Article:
Ebola Vaccine Trial Breakthrough
Scientists are hailing results of an Ebola vaccine trial as ‘extremely promising’. The new vaccine, called VSV-EBOV, shows 100% efficacy when given to individuals who have come into contact with people who have the disease.
The result came from an interim analysis of a trial taking place in Guinea, one of three countries most heavily affected by Ebola. The review, conducted by the independent Data and Safety Monitoring Board, announced the vaccine is highly effective against Ebola, advising that the trial should continue.
“This is an extremely promising development,” said Dr Margaret Chan, the Director General of the World Health Organization. “The credit goes to the Guinean Government, the people living in the communities and our partners in this project. An effective vaccine will be another very important tool for both current and future Ebola outbreaks.”
One of the founders of the trial is the UK based Wellcome Trust, which has so far committed more than £10 m to Ebola research, and has also funded research into the ethical challenges of testing experimental medicines during epidemics.
“This is a remarkable result which shows the power of equitable international partnerships.” Said Jeremy Farrar, Director of the Wellcome Trust. He added “This partnership also shows that such critical work is possible in the midst of a terrible epidemic. It should change how the world responds to such emerging infectious disease threats.”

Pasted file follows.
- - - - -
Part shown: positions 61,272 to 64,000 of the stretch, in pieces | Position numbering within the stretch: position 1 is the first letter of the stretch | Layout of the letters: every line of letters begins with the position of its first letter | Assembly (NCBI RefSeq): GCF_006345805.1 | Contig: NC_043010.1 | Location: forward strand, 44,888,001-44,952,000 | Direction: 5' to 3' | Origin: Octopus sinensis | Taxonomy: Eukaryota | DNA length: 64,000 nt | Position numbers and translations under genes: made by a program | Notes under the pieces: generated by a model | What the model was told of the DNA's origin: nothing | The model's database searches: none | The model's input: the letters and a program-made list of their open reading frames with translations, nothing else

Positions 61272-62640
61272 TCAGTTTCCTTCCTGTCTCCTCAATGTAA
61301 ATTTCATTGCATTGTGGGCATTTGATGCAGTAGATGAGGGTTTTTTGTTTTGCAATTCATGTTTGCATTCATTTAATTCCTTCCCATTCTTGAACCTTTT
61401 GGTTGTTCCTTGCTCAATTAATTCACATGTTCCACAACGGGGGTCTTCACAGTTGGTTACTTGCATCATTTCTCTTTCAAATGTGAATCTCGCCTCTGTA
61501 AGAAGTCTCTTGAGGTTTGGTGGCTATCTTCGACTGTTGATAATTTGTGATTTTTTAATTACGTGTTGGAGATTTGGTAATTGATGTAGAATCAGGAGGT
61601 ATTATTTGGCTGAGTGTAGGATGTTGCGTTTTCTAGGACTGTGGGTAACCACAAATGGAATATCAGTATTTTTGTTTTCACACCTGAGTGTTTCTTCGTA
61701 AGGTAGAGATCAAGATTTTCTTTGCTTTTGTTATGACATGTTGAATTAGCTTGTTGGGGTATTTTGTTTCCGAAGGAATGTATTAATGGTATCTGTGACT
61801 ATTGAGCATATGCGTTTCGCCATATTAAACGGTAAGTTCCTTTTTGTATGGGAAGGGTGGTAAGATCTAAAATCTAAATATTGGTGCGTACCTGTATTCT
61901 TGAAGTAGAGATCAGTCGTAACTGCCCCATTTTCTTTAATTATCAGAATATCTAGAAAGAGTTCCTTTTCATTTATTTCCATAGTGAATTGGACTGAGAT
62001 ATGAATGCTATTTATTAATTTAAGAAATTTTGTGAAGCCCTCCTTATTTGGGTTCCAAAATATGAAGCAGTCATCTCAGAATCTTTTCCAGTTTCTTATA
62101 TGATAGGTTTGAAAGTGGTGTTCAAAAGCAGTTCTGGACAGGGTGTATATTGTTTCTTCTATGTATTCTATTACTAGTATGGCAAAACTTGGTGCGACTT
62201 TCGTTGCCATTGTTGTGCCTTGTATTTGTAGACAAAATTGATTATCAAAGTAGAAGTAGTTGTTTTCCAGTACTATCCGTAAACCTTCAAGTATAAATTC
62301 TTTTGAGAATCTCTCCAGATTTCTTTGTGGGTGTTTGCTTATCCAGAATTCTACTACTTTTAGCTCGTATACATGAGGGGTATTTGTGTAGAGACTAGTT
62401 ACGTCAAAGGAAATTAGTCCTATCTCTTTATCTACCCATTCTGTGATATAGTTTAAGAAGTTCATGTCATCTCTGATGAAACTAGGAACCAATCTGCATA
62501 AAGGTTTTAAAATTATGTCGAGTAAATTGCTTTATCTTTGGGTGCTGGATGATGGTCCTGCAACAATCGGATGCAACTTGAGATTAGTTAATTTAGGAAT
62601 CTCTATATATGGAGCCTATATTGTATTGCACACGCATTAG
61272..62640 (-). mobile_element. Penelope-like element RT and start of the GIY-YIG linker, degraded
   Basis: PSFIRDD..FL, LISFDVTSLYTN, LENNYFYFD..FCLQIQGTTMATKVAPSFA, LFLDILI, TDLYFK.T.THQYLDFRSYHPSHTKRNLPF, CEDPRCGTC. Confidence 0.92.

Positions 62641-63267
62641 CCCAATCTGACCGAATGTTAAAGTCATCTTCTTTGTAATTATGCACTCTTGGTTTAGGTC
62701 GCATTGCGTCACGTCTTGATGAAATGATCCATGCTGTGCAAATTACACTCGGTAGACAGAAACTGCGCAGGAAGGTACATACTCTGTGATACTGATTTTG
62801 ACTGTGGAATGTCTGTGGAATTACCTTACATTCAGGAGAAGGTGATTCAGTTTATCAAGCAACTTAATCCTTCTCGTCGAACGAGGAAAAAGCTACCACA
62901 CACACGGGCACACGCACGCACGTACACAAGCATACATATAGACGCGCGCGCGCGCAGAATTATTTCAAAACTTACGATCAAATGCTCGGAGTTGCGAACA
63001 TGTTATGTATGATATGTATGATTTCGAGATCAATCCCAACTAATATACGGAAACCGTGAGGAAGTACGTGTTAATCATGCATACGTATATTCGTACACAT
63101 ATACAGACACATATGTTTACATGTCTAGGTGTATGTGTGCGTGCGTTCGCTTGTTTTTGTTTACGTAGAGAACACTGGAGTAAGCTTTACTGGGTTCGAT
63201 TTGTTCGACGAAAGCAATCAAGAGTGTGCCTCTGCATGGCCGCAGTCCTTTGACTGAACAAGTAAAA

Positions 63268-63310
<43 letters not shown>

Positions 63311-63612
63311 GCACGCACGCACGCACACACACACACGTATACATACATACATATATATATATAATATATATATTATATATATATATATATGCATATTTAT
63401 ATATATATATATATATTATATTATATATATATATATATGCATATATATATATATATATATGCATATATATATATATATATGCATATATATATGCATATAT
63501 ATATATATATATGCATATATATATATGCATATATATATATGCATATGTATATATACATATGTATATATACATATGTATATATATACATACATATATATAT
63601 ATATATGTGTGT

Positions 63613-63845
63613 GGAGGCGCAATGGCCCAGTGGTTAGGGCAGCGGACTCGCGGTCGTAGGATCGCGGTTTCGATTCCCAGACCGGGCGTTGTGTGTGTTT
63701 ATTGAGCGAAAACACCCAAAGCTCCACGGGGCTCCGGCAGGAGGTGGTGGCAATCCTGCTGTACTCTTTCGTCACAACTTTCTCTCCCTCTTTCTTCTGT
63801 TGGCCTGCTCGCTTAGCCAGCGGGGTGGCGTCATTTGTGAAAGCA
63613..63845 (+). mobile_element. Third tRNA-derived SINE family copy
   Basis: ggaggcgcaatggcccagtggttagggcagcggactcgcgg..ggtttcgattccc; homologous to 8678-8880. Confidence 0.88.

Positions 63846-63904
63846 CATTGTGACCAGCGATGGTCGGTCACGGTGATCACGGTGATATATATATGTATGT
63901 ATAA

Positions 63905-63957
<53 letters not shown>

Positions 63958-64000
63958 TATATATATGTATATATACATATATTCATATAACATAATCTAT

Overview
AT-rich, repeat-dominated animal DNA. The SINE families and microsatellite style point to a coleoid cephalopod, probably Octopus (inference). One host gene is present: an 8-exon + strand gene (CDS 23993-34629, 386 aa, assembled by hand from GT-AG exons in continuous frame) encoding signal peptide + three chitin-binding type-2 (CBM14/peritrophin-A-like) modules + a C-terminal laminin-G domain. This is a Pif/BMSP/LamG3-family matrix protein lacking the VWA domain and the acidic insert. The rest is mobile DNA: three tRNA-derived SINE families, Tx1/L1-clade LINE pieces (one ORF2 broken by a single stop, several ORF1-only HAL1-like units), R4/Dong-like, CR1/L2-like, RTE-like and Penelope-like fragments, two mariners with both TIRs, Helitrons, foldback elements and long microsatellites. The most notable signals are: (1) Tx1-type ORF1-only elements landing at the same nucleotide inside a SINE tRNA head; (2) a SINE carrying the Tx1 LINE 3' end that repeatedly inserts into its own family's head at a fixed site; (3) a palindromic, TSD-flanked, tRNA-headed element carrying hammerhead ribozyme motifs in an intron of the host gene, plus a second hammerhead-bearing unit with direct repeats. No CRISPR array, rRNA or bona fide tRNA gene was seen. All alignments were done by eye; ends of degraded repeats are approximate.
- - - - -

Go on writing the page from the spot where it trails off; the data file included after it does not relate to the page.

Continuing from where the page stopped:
The Ebola virus first appeared in Sudan and Democratic Republic of Congo, in 1976. However, the unprecedented scale of the 2014 outbreak was declared a Public Health Emergency of International Concern by WHO, and galvanised the international science community into action.
At the urging of global health experts, WHO concluded it would be ethical to give African communities were given access to experimental vaccines and treatments. This result proves that in exceptional circumstances, using unregistered investigational treatments can be highly effective.
The trial was designed by experts drawn together from the UK, Canada, France, Guinea, Norway, Switzerland, USA, and WHO, and the vaccine itself was developed by the Public health Agency of Canada, whilst NewLink Genetics and Merck &Co assumed responsibility to research, develop, manufacture and distribute the investigational vaccine.
“This record-breaking work marks a turning point in the history of health R&D,” said Assistant Director-General Marie-Paule Kieny, who leads the Ebola Research and Development effort at WHO. “We now know that the urgency of saving lives can accelerate R&D. We will harness this positive experience to develop a global R&D preparedness framework so that if another major disease outbreak ever happens again, for any disease, the world can act quickly and efficiently to develop and use medical tools and prevent a large-scale tragedy.”